Postcode ID and profiling techniques

In the wake of criticism that the UK is slipping increasingly into a surveillance society, experts are now claiming that the population can be accurately profiled to indicate potential troublemakers by their postcodes. Sociologist Professor Roger Burrows described the new techniques as “frighteningly accurate”.

Oct 4, 2007
By David Howell
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In the wake of criticism that the UK is slipping increasingly into a surveillance society, experts are now claiming that the population can be accurately profiled to indicate potential troublemakers by their postcodes. Sociologist Professor Roger Burrows described the new techniques as “frighteningly accurate”.

It’s routine to use social grouping in a sales context as this has been common practice for several years with the entire UK population placed in categories that marketers can use to target their clients’ sales messages. Politicians also use similar demographics and market research to spot members of the electorate who can be swayed to voting for their party. It’s when the technology is used for other profiling purposes that groups who are opposed to more intrusion into privacy become vocal in their criticism.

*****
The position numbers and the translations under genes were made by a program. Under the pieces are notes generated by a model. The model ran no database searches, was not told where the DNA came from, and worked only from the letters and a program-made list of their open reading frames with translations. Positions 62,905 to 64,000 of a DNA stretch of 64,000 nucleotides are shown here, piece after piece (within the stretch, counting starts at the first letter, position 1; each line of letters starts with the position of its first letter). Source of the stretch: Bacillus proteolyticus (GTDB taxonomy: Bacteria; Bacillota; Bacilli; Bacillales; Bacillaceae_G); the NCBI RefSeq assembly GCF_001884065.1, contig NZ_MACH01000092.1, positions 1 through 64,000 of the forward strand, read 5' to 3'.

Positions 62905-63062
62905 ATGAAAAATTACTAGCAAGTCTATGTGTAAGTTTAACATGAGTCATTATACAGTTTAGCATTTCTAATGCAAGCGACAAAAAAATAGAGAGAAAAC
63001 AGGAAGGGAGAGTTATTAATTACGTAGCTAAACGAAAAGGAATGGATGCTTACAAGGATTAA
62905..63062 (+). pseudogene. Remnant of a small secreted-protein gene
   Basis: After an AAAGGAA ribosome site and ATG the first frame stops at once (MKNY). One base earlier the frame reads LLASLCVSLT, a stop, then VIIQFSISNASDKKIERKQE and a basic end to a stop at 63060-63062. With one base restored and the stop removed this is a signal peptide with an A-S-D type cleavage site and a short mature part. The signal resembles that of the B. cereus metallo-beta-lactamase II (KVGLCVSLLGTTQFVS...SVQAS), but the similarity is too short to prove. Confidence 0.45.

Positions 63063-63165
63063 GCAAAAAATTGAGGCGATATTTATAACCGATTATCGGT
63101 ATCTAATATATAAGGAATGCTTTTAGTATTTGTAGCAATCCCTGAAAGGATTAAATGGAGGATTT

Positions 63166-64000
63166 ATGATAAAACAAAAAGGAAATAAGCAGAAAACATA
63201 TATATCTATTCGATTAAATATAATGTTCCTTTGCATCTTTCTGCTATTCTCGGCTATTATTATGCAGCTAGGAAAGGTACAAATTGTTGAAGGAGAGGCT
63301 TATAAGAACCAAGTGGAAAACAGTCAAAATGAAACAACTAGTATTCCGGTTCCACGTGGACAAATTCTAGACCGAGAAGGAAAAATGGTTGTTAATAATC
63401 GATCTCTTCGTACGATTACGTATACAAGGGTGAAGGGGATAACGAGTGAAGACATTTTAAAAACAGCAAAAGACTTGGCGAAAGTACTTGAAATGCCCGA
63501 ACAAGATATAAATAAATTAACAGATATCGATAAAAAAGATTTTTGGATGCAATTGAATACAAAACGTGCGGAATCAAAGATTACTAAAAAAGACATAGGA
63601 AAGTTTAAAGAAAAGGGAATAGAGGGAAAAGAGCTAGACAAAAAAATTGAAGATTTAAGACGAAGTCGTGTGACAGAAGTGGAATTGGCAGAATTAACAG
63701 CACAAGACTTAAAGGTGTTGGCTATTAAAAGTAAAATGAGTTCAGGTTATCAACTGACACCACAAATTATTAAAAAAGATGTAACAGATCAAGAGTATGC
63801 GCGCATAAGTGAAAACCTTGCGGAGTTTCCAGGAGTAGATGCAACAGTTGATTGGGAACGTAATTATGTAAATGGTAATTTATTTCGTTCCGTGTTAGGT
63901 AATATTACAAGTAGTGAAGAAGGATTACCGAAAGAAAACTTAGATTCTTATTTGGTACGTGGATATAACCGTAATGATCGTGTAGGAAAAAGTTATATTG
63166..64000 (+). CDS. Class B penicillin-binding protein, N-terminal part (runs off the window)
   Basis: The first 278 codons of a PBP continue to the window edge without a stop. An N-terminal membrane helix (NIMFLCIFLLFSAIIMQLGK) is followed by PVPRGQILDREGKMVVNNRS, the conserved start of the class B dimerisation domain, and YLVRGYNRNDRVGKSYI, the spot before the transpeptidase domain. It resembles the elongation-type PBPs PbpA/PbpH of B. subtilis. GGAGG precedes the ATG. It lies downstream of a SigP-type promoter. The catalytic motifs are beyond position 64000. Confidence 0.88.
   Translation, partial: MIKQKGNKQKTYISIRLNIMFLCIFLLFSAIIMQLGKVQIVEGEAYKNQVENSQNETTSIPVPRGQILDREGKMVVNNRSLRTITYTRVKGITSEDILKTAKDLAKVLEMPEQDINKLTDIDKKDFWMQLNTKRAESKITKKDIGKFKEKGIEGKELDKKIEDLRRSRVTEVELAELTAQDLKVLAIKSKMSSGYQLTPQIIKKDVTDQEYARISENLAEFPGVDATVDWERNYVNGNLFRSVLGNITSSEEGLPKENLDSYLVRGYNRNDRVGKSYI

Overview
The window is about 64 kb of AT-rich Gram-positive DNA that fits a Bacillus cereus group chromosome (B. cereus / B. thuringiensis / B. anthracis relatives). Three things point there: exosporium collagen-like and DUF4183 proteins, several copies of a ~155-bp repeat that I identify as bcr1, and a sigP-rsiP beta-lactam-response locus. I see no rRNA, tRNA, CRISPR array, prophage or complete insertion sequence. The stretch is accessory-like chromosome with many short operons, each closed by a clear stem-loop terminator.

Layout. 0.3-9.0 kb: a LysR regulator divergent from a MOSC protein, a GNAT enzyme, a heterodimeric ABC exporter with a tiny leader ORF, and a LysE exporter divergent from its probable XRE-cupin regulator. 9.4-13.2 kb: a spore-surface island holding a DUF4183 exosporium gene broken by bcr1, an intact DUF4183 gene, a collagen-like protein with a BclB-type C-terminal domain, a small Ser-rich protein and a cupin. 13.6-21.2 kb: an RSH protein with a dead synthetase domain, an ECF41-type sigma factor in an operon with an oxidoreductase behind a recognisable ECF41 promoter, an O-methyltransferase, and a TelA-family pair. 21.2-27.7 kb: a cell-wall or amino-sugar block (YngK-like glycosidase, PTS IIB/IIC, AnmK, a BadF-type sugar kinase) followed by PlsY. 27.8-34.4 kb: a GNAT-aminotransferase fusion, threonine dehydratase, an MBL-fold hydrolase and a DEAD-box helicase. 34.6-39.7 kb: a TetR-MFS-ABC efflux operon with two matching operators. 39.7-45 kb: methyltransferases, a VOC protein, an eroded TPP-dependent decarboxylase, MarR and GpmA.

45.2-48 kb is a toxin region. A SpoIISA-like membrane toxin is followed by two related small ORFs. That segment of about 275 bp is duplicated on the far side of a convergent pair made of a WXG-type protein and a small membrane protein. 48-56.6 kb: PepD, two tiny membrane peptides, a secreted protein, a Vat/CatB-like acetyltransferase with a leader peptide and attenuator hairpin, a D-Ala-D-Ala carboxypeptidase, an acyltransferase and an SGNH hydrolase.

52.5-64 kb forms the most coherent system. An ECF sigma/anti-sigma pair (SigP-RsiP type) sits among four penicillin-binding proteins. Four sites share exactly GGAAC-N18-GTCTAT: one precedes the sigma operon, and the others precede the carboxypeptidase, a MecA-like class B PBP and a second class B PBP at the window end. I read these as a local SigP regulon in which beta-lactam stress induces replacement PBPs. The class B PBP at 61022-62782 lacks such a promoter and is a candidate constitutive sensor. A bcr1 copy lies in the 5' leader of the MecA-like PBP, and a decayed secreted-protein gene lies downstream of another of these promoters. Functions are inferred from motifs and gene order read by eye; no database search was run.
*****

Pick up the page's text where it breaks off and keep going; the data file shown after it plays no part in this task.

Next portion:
The profiles that have been produced also include census and even credit card details to build up a picture of an individual within a certain postcode area. As most postcodes cover on average only about 14 people, the profiling can be socially and geographically accurate when grouping people together with similar profiles.

Professor Burrows told the BA (British Association) Science Festival at York University that he had personally checked some of the data that the software had produced and was astonished at how accurate it was. Identifying groups and even individuals could be done with a wide range of data. The software can be used for marketing purposes, but the algorithm could also easily be used to identify potential offenders based on their postcode and digital footprint that everyone now leaves.

It could also encompass other public data, including DNA if a national database becomes a reality.

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